Conducting an energy audit is a good place for any company to start. This analyses a site’s energy usage and costs, checks the business’ energy tariffs to ensure it is not being overcharged, looks for energy wastage, and identifies options to save both energy and money. The Green Building Council of South Africa has a very useful measure, called the energy and water benchmarking tool, which can be used to evaluate how a building is performing in terms of energy and water.

Alison Groves, regional director of building services at WSP Africa, says it is important for a business to understand what its energy needs are; what uses the most energy; and who is responsible for that use.

‘Measure your energy – if necessary, put in meters,’ she says. ‘Keep records of your consumption, as detailed as possible. You never know what patterns may emerge from the data. Do the same with water – measure and record it. I would recommend doing it on a spreadsheet. That way you can generate graphs to help visualise the information.’

Ramdharee agrees. ‘Data is of critical importance. You can’t effectively control what is not metered,’ he says. ‘We urge companies to log their [energy consumption and production] data, which can allow for baseline development prior to implementation of energy-savings projects.’ This has a tremendous benefit in tracking and identifying the savings that have been achieved by implementation of energy-efficiency interventions, he explains.

When it comes to better in-house energy management, Ramdharee says simply identifying and switching off unnecessary loads or those not in use can make a marked difference to an SME’s bottom line. A focus on behaviour change and operational control projects is also worthwhile, he says, as these projects are predominantly low to no-cost initiatives, and thus there is no time delay in implementation, leading to immediate savings.

Groves further suggests that businesses observe and understand how people behave in their work space, as well as how equipment is used. This will help identify any efficiencies that can be achieved by changing people’s behaviour. Businesses can then consider upgrading to more efficient equipment. ‘Once you have a “lean and mean” business, consider working towards being energy independent,’ she says. ‘With Eskom raising electricity prices, as well as changing the structure of peak-energy pricing, this may be an expensive initial cost but will help save in the long run.’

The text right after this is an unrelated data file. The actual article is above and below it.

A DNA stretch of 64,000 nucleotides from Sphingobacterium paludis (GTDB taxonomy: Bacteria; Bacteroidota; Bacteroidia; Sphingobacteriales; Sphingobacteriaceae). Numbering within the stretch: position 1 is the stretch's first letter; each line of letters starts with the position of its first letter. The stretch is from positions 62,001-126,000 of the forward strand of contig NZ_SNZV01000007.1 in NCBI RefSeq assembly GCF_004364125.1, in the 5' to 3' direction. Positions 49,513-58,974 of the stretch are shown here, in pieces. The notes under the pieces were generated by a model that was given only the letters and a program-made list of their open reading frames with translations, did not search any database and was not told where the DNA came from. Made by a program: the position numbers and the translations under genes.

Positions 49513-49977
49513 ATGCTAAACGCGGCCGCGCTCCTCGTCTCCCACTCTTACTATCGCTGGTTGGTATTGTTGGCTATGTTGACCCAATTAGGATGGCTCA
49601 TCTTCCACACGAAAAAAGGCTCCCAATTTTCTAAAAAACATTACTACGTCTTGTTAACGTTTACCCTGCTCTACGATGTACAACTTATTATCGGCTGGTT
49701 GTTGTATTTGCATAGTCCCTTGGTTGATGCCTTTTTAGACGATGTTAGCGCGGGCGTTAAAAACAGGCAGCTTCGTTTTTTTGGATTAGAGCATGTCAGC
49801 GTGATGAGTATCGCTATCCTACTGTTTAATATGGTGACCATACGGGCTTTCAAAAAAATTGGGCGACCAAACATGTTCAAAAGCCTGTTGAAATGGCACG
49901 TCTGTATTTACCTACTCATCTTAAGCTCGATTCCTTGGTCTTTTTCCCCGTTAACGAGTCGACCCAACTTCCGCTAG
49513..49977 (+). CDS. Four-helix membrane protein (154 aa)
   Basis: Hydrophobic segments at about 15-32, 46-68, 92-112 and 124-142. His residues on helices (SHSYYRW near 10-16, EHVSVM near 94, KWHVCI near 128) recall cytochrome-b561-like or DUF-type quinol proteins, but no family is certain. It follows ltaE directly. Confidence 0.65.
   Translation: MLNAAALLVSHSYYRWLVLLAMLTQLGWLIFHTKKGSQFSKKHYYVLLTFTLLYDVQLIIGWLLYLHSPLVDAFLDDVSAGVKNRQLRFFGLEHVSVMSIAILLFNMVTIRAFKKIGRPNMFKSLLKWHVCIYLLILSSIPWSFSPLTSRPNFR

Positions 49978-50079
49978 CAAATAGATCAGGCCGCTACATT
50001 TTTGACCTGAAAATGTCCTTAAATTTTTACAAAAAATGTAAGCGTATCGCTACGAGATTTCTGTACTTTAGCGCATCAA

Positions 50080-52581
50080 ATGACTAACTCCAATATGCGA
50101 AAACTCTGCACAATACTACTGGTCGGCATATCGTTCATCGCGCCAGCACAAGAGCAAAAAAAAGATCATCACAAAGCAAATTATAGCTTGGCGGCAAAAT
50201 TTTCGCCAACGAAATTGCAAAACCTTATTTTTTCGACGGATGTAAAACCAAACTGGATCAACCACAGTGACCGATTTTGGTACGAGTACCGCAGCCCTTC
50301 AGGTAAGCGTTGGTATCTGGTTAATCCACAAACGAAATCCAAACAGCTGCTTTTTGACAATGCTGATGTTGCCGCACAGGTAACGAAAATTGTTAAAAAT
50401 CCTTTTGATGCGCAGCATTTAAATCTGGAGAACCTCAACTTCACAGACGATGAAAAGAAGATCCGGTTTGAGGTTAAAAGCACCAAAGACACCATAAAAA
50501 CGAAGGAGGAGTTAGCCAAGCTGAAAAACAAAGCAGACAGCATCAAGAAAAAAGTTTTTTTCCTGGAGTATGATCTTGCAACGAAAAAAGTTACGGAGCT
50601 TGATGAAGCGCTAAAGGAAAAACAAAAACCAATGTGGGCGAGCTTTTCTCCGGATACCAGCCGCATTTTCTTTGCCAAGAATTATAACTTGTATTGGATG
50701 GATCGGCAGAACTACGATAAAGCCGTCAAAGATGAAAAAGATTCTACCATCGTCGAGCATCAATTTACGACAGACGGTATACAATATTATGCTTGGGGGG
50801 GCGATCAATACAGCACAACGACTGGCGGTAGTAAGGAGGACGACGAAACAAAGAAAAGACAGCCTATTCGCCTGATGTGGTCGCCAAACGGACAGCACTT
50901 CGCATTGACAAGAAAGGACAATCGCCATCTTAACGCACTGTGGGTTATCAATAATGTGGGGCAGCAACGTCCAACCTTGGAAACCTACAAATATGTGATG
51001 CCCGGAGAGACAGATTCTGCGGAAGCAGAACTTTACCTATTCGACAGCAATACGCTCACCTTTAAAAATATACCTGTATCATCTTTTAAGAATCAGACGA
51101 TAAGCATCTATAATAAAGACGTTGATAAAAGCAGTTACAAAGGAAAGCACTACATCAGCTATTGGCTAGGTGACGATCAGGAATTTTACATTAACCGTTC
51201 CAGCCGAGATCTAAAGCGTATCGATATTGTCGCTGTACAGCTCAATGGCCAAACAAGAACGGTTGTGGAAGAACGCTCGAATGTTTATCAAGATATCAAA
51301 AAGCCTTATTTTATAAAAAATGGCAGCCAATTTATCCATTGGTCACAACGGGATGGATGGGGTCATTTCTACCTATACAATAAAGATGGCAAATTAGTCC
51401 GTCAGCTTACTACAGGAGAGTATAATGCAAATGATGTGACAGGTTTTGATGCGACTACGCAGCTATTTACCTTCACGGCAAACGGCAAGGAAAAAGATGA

While Bredenkamp recommends that SMEs transition to renewable-energy technologies, he adds they should not aim to achieve this overnight. Rather, they should compile a step-by-step plan with an ‘off-grid end-state’ in mind, gradually investing in each of the appropriate technologies and using the savings from one intervention to finance the next. The ‘golden rule’, he says, is to become as energy efficient as possible before investing in renewable technologies, as that will reduce the size – and, ultimately, the cost – of the renewable-energy technologies required.

‘What is also significant and of benefit to SMEs is the whole transition to what is commonly referred to as the “digitalised economy” – where devices are interconnected, leading to optimal use of resources and the saving of money,’ adds Bredenkamp. He cites the current trend of attending online meetings as opposed to driving to and from venues, spending money on fuel, sitting in traffic and so on as an example of this.